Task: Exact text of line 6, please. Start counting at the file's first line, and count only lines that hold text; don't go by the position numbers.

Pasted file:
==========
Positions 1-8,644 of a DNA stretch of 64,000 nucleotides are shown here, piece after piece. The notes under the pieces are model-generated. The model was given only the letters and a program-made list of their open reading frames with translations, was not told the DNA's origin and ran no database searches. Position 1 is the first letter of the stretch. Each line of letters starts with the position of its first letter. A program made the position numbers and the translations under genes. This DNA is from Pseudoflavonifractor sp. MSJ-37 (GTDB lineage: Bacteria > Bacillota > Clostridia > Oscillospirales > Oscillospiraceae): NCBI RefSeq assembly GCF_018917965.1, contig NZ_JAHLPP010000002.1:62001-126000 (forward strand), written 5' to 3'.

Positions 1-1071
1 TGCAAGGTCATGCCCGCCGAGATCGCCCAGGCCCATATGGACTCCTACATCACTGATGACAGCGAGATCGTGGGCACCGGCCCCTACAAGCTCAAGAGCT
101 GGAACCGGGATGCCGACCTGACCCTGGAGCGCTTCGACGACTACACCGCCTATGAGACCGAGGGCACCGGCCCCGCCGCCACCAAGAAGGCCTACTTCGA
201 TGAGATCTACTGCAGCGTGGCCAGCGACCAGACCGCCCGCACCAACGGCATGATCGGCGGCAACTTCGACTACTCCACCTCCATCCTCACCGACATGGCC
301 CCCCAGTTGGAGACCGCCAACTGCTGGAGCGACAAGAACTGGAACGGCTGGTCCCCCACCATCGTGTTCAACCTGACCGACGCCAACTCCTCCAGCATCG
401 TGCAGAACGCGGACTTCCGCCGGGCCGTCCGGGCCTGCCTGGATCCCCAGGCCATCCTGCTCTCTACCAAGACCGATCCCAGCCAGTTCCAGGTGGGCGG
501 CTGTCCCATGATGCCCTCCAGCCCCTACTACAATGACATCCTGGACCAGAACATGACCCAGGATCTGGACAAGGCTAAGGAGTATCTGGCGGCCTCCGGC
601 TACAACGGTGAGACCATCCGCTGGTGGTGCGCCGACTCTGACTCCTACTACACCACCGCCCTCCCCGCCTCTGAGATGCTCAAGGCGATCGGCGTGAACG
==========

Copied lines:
301 CCCCAGTTGGAGACCGCCAACTGCTGGAGCGACAAGAACTGGAACGGCTGGTCCCCCACCATCGTGTTCAACCTGACCGACGCCAACTCCTCCAGCATCG